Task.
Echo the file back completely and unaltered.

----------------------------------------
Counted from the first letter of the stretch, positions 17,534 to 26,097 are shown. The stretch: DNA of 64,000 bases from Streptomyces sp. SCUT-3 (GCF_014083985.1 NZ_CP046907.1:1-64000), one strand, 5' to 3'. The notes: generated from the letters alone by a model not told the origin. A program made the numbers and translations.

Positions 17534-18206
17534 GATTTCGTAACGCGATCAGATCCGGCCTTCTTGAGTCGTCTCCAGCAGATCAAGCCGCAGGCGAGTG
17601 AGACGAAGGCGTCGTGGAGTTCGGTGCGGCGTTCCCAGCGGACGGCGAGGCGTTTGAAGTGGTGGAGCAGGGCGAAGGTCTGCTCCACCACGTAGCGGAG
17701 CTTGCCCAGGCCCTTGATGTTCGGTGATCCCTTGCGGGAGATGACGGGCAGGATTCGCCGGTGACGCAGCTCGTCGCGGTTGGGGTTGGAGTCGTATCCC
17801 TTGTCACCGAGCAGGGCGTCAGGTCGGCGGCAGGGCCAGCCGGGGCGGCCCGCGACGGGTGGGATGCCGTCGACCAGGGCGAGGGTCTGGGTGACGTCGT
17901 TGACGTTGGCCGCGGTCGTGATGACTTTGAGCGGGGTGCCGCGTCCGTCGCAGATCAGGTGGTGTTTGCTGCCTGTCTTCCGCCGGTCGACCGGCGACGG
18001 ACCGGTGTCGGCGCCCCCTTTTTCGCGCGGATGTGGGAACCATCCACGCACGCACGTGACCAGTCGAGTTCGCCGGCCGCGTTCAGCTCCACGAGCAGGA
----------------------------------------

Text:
Counted from the first letter of the stretch, positions 17,534 to 26,097 are shown. The stretch: DNA of 64,000 bases from Streptomyces sp. SCUT-3 (GCF_014083985.1 NZ_CP046907.1:1-64000), one strand, 5' to 3'. The notes: generated from the letters alone by a model not told the origin. A program made the numbers and translations.

Positions 17534-18206
17534 GATTTCGTAACGCGATCAGATCCGGCCTTCTTGAGTCGTCTCCAGCAGATCAAGCCGCAGGCGAGTG
17601 AGACGAAGGCGTCGTGGAGTTCGGTGCGGCGTTCCCAGCGGACGGCGAGGCGTTTGAAGTGGTGGAGCAGGGCGAAGGTCTGCTCCACCACGTAGCGGAG
17701 CTTGCCCAGGCCCTTGATGTTCGGTGATCCCTTGCGGGAGATGACGGGCAGGATTCGCCGGTGACGCAGCTCGTCGCGGTTGGGGTTGGAGTCGTATCCC
17801 TTGTCACCGAGCAGGGCGTCAGGTCGGCGGCAGGGCCAGCCGGGGCGGCCCGCGACGGGTGGGATGCCGTCGACCAGGGCGAGGGTCTGGGTGACGTCGT
17901 TGACGTTGGCCGCGGTCGTGATGACTTTGAGCGGGGTGCCGCGTCCGTCGCAGATCAGGTGGTGTTTGCTGCCTGTCTTCCGCCGGTCGACCGGCGACGG
18001 ACCGGTGTCGGCGCCCCCTTTTTCGCGCGGATGTGGGAACCATCCACGCACGCACGTGACCAGTCGAGTTCGCCGGCCGCGTTCAGCTCCACGAGCAGGA